Jim Zachos's research interests encompass a wide variety of problems related to the biological, chemical, and climatic evolution of late Cretaceous and Cenozoic oceans. He measures the chemical composition of shells from marine sediments to reconstruct past changes in ocean temperature & circulation, continental ice-volume, productivity, and carbon cycling. His research is oriented toward identifying the mechanisms responsible for driving long and short-term changes in global climate.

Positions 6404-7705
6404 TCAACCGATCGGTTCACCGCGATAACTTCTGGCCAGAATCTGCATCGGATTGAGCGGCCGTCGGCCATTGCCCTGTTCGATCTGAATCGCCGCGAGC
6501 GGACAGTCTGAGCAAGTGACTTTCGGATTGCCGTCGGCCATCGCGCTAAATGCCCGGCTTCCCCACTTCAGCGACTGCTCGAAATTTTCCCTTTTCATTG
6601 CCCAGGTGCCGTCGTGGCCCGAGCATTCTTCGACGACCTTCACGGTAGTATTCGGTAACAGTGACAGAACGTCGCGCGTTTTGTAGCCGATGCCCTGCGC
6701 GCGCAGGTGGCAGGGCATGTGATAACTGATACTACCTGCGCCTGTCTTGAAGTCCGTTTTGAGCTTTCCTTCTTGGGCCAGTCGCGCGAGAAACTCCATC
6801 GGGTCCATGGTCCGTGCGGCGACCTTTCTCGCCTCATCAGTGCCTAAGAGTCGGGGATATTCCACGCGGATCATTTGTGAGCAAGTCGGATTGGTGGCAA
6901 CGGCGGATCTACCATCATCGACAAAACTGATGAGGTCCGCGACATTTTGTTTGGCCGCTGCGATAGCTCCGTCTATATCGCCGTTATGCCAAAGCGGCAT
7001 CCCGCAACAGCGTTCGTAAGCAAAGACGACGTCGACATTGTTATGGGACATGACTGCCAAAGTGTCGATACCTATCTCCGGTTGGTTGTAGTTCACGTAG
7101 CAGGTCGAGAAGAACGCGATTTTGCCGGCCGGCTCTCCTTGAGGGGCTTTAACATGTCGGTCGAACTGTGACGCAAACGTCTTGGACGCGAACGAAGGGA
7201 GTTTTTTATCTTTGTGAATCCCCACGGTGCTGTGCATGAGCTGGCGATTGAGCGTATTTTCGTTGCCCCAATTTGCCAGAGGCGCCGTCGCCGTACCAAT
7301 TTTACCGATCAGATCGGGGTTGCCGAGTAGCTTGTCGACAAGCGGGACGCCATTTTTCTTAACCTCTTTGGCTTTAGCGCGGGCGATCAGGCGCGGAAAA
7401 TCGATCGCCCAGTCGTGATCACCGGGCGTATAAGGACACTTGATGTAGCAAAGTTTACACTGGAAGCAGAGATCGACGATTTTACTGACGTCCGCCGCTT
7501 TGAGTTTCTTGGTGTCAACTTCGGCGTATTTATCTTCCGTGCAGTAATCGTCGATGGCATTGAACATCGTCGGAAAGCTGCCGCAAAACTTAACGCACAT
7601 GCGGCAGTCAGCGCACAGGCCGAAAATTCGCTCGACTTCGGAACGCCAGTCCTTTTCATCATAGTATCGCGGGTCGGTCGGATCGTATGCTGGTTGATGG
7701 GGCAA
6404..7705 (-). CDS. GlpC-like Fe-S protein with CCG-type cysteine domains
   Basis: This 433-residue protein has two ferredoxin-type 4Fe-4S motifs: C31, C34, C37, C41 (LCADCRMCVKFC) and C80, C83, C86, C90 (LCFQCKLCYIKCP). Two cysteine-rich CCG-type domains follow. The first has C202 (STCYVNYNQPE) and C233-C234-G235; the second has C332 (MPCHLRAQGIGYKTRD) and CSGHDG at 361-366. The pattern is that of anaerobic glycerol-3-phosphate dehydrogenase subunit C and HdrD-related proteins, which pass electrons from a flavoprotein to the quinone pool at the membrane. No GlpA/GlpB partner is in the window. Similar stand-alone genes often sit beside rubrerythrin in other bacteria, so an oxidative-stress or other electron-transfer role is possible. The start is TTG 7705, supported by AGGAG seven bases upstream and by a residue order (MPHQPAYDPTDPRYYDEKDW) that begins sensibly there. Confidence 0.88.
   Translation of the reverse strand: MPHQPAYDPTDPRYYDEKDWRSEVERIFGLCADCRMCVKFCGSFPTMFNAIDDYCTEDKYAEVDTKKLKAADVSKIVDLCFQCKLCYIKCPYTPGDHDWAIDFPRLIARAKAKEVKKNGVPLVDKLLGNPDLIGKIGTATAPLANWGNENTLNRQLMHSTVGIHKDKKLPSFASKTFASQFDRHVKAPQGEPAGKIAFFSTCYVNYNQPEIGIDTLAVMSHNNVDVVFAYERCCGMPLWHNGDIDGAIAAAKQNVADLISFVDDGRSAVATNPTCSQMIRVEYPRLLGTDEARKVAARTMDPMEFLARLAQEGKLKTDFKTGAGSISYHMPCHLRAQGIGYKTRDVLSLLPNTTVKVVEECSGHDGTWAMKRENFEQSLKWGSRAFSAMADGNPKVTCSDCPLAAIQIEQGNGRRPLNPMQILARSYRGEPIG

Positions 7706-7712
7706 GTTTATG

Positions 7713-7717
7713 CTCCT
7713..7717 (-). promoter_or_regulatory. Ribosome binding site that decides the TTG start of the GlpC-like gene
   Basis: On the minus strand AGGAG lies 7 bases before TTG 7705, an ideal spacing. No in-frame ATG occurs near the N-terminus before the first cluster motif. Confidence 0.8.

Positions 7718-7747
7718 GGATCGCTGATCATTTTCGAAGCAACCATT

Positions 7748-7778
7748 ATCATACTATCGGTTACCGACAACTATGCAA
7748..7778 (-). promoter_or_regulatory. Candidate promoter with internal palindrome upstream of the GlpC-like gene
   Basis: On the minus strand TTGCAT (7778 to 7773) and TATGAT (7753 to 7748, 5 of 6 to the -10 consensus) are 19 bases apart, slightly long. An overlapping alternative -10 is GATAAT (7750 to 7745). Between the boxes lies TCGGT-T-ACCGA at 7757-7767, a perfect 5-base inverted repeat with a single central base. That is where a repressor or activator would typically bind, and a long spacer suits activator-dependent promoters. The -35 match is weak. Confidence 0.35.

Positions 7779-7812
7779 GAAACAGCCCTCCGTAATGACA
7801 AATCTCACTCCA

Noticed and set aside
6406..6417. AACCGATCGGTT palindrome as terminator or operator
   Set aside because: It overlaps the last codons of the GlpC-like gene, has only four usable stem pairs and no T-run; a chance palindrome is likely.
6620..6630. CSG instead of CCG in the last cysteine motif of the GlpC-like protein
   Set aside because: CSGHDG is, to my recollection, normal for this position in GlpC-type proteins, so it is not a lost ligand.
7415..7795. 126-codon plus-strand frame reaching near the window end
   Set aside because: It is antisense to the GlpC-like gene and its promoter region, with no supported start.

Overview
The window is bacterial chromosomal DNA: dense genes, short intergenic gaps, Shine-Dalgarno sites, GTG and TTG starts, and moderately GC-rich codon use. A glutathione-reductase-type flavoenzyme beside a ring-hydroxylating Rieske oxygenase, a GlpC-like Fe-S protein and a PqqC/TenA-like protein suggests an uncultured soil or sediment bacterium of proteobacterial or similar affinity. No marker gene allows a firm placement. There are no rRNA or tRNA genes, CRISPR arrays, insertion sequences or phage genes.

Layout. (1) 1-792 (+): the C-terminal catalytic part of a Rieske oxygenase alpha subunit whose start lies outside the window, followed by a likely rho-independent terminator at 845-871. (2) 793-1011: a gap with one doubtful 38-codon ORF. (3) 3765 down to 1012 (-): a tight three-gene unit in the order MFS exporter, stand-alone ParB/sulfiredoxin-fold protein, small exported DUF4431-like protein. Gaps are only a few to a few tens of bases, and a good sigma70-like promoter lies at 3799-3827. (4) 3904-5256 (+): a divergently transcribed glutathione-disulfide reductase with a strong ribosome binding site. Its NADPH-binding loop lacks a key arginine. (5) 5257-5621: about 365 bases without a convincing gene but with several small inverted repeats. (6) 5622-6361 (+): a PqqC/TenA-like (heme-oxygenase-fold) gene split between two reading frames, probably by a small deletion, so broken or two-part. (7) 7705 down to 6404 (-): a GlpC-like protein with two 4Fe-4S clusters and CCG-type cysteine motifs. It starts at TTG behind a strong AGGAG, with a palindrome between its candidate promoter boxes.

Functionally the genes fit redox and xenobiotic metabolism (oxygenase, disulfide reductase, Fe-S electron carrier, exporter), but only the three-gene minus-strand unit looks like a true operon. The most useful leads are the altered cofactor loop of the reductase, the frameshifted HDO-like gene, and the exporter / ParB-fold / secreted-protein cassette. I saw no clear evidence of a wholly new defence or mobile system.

Zachos, his students, and colleagues are currently participating in several projects oriented toward understanding the nature of rapid and extreme climate transitions in earth's past. These projects involve the application of stable isotope and trace metal ratios to reconstruct the ocean temperature and chemistry for several episodes of extreme climates including the Paleocene-Eocene Thermal Maximum (~56 mya), the middle- and early Eocene Climatic Optimums, as well as subsequent long-term cooling trends. This also includes work to quantify rare episodes of ocean acidification (acid oceans) that accompanied several of the transient warmings. He is also utilizing sediment archives to establish the approximate timing and extent of continental glaciations during the Oligocene and Miocene epochs (between 15 to 35 million years ago).